Equality under the law is a uniquely American principle, one that no freedom-loving person would oppose, but the manner in which said principle is currently applied to the issue of child custody treats children as property, like pieces of furniture or bank accounts, rather than human beings with rights of their own, including the right to stable living conditions.
When considering the issue of custody, domestic court judges often regard two divorcing parents who are equally responsible as deserving of equal time with their kids. They rule, therefore, that the kids will spend 132 days a year with one parent and 133 days with the other but that custody during birthdays and holidays will alternate from year to year. That’s very nice and virtually guarantees that neither parent is going to be upset, that they are both going to feel as if the court treated them fairly. Indeed, that is consistent with what they tell me: It’s fair.
No, it’s not fair. These judges are ruling for the best interests of the parents but their best interests are not the issue. Concerning custody, the children’s best interests should rule. The parents have responsibilities, one of which is to accept that even when both of them are equally fit, it is best that custody and visitation arrangements guarantee to the greatest degree possible that their kids will enjoy post-divorce living arrangements that are least disruptive. Going from one home to another every few days – which many if not most of these rulings mandate – is disruptive. Going from one home to another every couple of weeks for a few days – with more extended stays on special occasions – is still somewhat disruptive, but much less so.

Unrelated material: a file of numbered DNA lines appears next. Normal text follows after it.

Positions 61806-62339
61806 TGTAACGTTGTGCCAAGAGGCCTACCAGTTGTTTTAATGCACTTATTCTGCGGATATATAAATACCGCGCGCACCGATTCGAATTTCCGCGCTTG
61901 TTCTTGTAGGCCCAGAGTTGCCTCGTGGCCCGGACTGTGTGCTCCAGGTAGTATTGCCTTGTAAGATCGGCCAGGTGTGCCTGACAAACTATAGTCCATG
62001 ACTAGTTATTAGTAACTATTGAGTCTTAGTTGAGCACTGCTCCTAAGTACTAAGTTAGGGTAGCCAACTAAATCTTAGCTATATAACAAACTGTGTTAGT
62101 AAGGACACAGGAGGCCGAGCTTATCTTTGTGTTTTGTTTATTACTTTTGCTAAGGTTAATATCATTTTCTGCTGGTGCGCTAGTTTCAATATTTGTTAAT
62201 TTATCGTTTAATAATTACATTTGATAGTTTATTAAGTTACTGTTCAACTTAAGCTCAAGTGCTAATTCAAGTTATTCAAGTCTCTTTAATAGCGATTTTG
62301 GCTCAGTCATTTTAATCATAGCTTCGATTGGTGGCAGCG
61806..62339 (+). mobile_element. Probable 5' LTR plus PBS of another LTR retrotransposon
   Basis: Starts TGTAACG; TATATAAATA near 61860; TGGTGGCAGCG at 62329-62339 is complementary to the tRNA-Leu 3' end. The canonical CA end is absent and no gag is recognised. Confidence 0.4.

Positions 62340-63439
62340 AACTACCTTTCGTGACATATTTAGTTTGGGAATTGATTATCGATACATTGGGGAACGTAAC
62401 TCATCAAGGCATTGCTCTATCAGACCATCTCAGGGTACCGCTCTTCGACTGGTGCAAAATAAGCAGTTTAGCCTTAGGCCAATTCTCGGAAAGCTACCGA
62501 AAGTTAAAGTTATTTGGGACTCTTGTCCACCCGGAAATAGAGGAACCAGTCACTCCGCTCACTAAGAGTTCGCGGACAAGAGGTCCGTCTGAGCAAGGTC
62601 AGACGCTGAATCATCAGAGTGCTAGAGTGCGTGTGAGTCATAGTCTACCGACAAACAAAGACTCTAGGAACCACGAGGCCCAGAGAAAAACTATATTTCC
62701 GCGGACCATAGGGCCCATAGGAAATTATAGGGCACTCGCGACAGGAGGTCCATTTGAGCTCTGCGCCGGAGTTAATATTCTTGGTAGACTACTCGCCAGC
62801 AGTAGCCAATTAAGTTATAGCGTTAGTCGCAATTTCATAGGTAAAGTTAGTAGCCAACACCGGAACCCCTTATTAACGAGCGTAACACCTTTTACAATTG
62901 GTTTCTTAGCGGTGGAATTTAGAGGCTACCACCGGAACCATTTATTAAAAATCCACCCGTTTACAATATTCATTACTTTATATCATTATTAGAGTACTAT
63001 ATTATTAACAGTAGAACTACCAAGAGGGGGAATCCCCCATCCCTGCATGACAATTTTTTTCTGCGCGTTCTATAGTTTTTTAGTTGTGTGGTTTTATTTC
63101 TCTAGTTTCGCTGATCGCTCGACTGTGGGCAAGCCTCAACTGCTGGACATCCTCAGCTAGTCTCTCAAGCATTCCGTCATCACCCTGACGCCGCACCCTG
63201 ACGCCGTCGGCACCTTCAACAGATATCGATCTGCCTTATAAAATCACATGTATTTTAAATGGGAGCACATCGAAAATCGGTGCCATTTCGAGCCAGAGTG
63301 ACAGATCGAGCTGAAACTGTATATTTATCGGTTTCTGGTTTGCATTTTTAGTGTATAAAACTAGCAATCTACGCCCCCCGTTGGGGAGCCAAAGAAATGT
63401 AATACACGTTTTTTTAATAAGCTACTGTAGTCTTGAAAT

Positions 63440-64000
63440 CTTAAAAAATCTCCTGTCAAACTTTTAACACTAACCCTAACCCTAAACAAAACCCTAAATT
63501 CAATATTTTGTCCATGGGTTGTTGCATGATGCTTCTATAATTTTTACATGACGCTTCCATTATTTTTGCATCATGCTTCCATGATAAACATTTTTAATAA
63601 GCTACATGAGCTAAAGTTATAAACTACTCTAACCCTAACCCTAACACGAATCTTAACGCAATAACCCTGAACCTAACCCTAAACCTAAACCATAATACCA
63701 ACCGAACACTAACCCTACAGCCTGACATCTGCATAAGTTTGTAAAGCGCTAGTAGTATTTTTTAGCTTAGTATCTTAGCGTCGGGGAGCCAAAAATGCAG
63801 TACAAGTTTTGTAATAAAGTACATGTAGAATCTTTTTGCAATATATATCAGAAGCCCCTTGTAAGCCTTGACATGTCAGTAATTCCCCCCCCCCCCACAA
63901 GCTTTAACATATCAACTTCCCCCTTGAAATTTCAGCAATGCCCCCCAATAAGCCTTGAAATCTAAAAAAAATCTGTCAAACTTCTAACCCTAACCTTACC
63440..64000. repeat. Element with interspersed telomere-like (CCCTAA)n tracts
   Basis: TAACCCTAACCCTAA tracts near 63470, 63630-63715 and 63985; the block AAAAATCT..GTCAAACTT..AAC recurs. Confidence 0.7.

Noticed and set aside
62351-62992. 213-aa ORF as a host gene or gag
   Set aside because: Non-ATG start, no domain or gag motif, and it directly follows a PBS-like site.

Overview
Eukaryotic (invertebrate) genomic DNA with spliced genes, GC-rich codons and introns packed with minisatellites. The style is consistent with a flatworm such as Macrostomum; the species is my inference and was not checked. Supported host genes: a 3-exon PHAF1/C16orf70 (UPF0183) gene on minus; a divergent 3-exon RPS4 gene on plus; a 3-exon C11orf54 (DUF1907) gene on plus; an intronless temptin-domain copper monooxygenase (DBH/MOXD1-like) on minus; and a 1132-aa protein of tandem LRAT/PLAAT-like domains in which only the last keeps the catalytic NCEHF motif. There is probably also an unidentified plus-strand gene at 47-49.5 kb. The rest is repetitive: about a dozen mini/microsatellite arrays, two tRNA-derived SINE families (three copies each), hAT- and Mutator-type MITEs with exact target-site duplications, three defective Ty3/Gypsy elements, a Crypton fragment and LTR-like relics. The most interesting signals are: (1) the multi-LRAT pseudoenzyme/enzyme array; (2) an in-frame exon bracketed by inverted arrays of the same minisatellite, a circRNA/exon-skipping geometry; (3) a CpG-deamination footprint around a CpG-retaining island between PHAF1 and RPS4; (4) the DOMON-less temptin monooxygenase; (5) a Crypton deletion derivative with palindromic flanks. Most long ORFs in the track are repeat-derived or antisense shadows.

Part, if not most, of the problem is that in divorces that involve children, the kids are often regarded as prizes to be “won.” From the get-go, they are pawns in an ongoing hate-war between the parents, who actually fail to ever become emotionally divorced from one another.
Judges may be thinking that 50/50 custody reduces the possibility that one parent will be perpetually resentful, but what it virtually guarantees is a lack of consistency with respect to rules, responsibilities, expectations and enforcement. One parent takes away a cellphone; the other parent goes out and buys the child another one. One parent grounds the child; the other parent lifts the grounding. One parent requires chores, the other does not. One parent, in short, becomes the evil disciplinarian while the other becomes the enabler, the child’s savior. The child, meanwhile, learns to be a master manipulator.
Granted, there are split-custody situations that work in the sense that the parents are able to parent cooperatively following the divorce. That is not the norm, by any stretch. As most any divorce attorney will affirm, amicable divorces where kids are involved are few and far between. The norm appears to be warfare in which the kids are both suicide bombers and disputed territories.
The proactive solution is the traditional arrangement where one parent has primary custody and the other has the kids every other weekend, a month or so during the summer, and on alternating birthdays and holidays.
Equality under the law does not mean that all outcomes are equal.
Visit family psychologist John Rosemond’s website at rosemond.com.